Um, like the path––you know, the levels?

Forget about those.

You say that a lot. What should I remember?

Only teach.

But I don’t know anything!

There you go.

But seriously. I can’t even control my mind yet.

Hah! Which one? The past, the present, or the future? None of them are made for holding.

[sigh] 

Can you just give me some answer?

Fine. But I’m about to lose service here. The reception in these mountains is terrible.  Ready?

Yes!

It’s–––

Hello? Hello?

***

This morning, I learned that on this day in the year 868, a copy of the Diamond Sutra was printed in China, making it the oldest known printed book. Prior to this, the teachings had long been conveyed orally. Naturally, I got to imagining an attempt to convey urgent teachings orally via cellphone. I have spotty service at home and pretty good service in most other places, so many of my conversations have at least a few moments where one or the other party is saying, “Are you there?” or “Wait a minute, I’m walking outside. I might lose you.” I consulted Burton Watson’s translation here.

Shiny Tomorrows

Visions from a tech summit of the past.

Tomorrow’s hero is bloodless and perfect and all are lit from below––even the cow’s udder. It does not smell, and the maidens are all behind glass, sitting in the robot’s lap. In tomorrow, there is one voice and no talking back; the rugs do not slip and it’s rife with clean sailors. Instead of sounding music, tomorrow has the memory of sound.

It’s a little expensive, this tomorrow, and it remains unclear who––beyond these few––will be in attendance.

***

On this day in 1939, the New York World’s fair opened in Queens, New York. As war raged in Europe, this massive event was built around the theme of “The World of Tomorrow.” It professed to be a celebration of scientific discovery, but serious scientists complained that the emphasis on gadgetry far outweighed any possibility of serious scientific discussion. Einstein, for example, was asked to give a presentation on cosmic rays, but was only allowed five minutes to do so, a limit he said would make any serious explanation impossible. I failed to find a text of this speech this morning, so instead I selected E.B. White’s essay on his visit to the event, which appeared in The New Yorker and is collected in Essays of E.B. White. Today’s post is assembled from borrowed phrases from White’s text.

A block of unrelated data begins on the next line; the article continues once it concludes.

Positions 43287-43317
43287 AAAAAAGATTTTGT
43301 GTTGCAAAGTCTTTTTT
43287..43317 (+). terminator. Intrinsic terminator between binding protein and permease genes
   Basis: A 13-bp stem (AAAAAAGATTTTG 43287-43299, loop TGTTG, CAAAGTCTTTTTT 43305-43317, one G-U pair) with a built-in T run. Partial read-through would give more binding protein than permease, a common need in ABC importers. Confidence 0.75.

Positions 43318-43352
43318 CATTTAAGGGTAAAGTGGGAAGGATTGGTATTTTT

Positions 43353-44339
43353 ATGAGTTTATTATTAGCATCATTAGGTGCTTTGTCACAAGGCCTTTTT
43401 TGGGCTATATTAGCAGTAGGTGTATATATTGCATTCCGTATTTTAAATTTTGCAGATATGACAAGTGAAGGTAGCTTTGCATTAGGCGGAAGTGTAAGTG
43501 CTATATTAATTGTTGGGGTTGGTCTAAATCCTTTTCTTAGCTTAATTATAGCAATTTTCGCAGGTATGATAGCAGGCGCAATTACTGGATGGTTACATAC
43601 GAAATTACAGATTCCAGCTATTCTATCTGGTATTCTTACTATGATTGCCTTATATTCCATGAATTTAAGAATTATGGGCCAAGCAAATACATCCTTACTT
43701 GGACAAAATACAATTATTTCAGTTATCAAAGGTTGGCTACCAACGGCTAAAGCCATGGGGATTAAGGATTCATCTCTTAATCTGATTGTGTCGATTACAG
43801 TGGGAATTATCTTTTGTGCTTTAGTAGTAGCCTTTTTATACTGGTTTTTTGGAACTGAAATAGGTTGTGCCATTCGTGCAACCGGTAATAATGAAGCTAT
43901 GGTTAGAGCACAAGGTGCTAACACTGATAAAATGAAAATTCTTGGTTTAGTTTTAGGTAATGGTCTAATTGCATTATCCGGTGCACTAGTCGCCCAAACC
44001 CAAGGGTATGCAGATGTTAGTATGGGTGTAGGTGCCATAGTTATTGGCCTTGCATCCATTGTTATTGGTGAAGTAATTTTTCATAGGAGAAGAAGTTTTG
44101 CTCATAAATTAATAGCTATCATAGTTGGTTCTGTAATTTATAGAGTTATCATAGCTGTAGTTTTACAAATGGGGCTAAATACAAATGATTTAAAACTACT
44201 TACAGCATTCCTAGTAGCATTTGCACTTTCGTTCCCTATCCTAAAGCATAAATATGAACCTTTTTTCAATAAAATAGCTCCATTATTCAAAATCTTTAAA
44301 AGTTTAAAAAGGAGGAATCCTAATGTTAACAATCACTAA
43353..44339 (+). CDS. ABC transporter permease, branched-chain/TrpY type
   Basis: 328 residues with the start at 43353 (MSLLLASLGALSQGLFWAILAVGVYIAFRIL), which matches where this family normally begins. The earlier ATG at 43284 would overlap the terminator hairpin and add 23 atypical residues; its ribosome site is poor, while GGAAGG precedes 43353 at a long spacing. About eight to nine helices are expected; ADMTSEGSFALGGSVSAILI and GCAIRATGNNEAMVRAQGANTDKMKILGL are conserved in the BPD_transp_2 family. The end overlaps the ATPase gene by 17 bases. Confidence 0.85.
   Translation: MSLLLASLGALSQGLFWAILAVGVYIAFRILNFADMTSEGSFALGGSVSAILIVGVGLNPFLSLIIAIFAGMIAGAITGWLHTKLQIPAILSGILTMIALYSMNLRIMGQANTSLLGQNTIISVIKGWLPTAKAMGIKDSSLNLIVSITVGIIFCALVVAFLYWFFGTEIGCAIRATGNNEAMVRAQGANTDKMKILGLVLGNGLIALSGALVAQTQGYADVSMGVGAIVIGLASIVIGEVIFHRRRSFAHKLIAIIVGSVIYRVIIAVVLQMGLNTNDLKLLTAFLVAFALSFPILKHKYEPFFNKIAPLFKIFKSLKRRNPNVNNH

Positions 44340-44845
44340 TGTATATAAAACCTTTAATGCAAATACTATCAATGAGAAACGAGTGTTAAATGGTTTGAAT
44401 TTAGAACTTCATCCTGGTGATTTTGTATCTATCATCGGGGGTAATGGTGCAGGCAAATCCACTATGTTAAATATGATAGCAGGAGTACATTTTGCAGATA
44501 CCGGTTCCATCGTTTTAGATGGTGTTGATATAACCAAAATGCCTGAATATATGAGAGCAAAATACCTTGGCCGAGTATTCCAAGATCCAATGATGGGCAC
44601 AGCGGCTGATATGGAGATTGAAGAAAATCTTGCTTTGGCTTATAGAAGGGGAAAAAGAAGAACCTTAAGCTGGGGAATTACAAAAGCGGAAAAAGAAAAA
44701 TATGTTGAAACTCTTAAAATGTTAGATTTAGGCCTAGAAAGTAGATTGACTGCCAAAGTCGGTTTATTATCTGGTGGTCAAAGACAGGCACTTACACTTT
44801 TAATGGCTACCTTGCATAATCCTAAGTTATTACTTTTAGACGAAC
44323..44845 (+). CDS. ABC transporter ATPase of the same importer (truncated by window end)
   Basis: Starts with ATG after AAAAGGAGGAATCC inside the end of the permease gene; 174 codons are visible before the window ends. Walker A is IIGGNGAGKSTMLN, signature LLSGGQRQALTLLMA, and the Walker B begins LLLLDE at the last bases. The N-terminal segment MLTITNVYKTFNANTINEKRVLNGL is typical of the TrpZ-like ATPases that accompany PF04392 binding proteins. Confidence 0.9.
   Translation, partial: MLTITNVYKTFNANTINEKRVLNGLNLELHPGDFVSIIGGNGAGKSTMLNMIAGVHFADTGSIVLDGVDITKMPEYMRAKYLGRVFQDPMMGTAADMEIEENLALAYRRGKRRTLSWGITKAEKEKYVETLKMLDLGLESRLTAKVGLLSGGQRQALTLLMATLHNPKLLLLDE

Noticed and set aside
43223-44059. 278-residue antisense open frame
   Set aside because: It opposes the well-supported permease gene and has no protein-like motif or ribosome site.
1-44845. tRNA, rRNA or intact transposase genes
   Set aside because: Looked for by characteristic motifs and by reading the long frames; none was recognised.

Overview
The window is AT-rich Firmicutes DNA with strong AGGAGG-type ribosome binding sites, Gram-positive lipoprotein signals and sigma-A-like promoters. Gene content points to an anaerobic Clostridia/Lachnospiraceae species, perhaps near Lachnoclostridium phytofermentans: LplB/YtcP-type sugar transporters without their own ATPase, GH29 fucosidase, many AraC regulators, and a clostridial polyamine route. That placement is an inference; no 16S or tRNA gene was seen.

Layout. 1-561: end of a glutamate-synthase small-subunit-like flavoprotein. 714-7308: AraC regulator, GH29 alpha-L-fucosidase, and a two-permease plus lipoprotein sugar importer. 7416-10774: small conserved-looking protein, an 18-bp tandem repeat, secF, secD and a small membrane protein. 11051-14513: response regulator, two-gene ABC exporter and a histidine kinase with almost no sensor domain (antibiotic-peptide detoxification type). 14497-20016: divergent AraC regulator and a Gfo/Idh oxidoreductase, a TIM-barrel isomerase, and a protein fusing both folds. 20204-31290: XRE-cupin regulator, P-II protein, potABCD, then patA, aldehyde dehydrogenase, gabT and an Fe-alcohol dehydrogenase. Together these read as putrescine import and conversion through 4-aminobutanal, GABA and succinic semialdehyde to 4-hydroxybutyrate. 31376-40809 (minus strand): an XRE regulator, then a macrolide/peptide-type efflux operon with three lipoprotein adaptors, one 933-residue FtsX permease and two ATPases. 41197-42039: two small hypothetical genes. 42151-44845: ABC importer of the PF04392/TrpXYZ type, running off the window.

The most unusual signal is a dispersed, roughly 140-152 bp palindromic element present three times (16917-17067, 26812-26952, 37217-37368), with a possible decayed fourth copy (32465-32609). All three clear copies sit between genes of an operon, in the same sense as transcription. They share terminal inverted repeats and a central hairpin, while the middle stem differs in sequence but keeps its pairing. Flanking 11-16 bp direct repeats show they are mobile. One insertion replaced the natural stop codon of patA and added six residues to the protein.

Cornered

From a tight space.

Call it a threat––back against two walls, but some dream best from spaces like this. If I wanted to hide, I could walk in the open, but only from here can I bear witness to being, the intricate choreography of shadows, swinging between the arms of a branching angle. Turning from one wall into to the next, I find the other half of this shell, enough to negate the noise of a universe with its effusive unknowns, and hear, between breaths, the song of a single house finch. 

***

Inspired by, and using borrowed phrases from, the chapter “Corner” in Gaston Bachelard’s The Poetics of Space.

Mechanical Issues

Looking for a few good ideas.

I was having some mechanical difficulties, so I decided to do some research. A body with issues of an uncertain nature may sometimes find relief by revisiting certain fundamental tenets of the physical world.

To be sure, greater minds than this one have long considered these questions––which may concern, among other things, the action and reaction of bodies at rest and in motion––not to mention acoustics and optics. Also, heat, friction; details related to magnetism, electricity. Astronomical matters may seem remote, but these, too, are not to be discounted, considering how profoundly any number of factors may govern aspects of the visible and invisible world. 

In conclusion, it’s complicated. 

There are a number of implications for these findings. For example, while I am still entirely unsure about the origins of that squeaky grinding noise that sometimes but not always happens when I make a right turn, it is reasonable to conclude that while the stereo system remains functional, it should be possible to avoid hearing it until a more appropriate time. 

As for this other thing I am trying to write, I am no more certain of my approach than I was before this brief foray into certain essential principles of structure, but at least I’ve found myself in good company when it comes to my ongoing bafflement regarding the proportional significance of any number of factors in a given system.

***

Inspired by a chance encounter with Mortimer J. Adler’s chapter on “Mechanics” from The Great Ideas: A Lexicon of Western Thought. And some other things.